Iran has failed in its attempts to split the international community over the response to its nuclear programme, Foreign Secretary Jack Straw has said.
Mr Straw says Iran thought it could split the international community
He told the BBC that at every level the international community was "more united in its concern to ensure full compliance by the Iranians".
He was talking to the Today programme during a visit to Saudi Arabia.
Mr Straw rejected claims that the US and Europe were at odds over the issue of military action against Iran.
He acknowledged the position differed on whether force could theoretically be used, but said "in practice both the Americans and Europeans, the Russians and Chinese are committed to finding a diplomatic solution to this issue".
Mr Straw said the UK did not expect that Iran would comply with demands to halt uranium enrichment within a 30-day deadline set by the United Nations Security Council.
The Iranian government was feeling the pressure of international condemnation of its nuclear ambitions, despite recent remarks by President Mahmoud Ahmadinejad, he said.
On Tuesday the five permanent members of the security council - the UK, France, Russia, China and the US - met with Germany in Moscow, but failed to reach agreement over possible sanctions against Iran if it does not comply.
Mr Straw said he expected the issue to return to the security council after the 28 April deadline has passed.
"We are working on the basis that Iran will not meet the proposals from the security council within the 30-day deadline," he said.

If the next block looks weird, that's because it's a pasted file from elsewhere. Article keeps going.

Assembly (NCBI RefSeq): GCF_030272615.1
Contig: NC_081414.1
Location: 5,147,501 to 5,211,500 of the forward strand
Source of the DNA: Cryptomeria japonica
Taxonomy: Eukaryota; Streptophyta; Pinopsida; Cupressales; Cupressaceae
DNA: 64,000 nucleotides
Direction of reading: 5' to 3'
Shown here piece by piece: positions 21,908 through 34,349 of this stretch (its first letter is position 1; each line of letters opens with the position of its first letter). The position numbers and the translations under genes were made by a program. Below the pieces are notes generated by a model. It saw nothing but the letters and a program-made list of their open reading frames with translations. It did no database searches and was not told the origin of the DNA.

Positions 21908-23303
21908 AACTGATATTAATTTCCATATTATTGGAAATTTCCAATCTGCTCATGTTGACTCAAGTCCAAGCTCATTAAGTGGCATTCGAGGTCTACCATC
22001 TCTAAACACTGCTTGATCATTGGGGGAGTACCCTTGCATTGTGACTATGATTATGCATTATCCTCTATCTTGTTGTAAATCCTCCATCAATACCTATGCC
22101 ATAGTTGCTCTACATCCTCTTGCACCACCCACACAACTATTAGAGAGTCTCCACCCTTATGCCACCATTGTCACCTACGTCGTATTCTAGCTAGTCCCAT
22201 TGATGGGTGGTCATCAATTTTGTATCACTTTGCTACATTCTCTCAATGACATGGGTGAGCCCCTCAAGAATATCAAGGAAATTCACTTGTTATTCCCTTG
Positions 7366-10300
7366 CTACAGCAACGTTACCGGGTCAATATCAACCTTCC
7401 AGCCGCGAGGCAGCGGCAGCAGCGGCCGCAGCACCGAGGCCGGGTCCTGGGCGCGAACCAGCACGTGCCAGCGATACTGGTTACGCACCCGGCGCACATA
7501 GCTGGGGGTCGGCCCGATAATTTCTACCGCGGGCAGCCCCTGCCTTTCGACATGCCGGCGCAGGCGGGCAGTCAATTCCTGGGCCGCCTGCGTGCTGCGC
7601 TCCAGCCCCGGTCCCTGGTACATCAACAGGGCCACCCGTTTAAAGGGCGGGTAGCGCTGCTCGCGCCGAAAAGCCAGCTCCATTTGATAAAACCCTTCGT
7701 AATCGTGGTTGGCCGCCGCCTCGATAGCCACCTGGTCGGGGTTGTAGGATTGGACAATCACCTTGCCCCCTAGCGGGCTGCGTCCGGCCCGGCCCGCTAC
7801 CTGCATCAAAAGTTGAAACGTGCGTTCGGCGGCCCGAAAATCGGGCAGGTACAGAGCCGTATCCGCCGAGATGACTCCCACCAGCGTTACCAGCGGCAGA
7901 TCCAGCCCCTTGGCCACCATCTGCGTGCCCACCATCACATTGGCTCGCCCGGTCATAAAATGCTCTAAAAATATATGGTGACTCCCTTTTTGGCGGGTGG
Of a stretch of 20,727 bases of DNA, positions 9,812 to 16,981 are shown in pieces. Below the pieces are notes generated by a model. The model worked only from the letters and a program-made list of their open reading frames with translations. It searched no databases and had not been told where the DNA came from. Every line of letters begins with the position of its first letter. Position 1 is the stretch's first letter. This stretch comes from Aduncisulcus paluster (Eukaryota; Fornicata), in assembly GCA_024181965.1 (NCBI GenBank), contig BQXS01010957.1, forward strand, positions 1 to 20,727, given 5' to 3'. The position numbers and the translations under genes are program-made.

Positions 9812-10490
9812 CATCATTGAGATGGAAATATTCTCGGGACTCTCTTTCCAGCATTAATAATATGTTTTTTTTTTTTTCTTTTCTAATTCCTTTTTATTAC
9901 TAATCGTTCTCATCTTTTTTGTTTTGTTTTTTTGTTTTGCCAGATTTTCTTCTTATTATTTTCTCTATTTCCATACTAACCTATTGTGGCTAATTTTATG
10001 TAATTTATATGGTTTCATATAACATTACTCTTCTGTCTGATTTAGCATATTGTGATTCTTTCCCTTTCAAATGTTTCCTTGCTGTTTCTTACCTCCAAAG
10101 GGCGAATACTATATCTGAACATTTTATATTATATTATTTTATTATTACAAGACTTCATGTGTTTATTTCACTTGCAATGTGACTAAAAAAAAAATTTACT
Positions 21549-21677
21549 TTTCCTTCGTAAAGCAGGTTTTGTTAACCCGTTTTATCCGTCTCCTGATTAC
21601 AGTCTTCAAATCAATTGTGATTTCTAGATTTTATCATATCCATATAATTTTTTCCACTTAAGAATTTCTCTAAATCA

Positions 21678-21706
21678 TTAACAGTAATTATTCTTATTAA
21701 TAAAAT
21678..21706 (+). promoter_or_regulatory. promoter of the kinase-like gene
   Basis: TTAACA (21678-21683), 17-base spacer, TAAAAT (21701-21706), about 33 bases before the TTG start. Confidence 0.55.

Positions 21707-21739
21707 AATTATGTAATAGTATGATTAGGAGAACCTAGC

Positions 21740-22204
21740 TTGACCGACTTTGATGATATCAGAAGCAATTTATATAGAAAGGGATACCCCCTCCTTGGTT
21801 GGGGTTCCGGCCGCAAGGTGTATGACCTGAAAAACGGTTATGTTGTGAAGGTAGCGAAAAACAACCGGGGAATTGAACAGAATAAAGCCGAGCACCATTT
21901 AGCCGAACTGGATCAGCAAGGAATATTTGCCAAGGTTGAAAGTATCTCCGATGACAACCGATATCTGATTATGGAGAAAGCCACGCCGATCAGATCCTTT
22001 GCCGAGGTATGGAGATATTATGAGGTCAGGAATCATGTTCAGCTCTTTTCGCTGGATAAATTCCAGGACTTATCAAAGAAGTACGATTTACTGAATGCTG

"Negotiating with the Iranians takes a kind of rondo form, so you never quite know what is going to happen.
"But what is most likely to happen is that the matter will move back to the security council and there will then be discussions about the next steps which the international community will take.
"They have responded more than I think people see. For example, they were threatening total withdrawal from the operation of the inspectors - that hasn't actually happened.
"I think Iran is feeling some of the pressure, as well as its president making belligerent statements."
He said the security council was now waiting on a report from Dr Mohamed ElBaradei, the director general of the International Atomic Energy Agency, to see what he says about Iran's compliance or non-compliance with the obligations imposed on it by the IAEA.
During the interview, Mr Straw also urged the Hamas government of the Palestinian Authority to take action to allow the restoration of European funding.
EU aid to the Palestinians, which totals about £350m annually, was temporarily suspended last week.
Mr Straw said Hamas must end support for terrorism and recognise Israel's existence.
"What we are seeking to do by a temporary suspension of our funding of the Palestinian Authority is to secure some change of approach by that authority," he said.
"It is our hope that we can resume the funding of the PA - that is also the hope of the European Union.
"But there has to be some movement by the new Palestinian government and some recognition that, with the power of government which they now have, go responsibilities."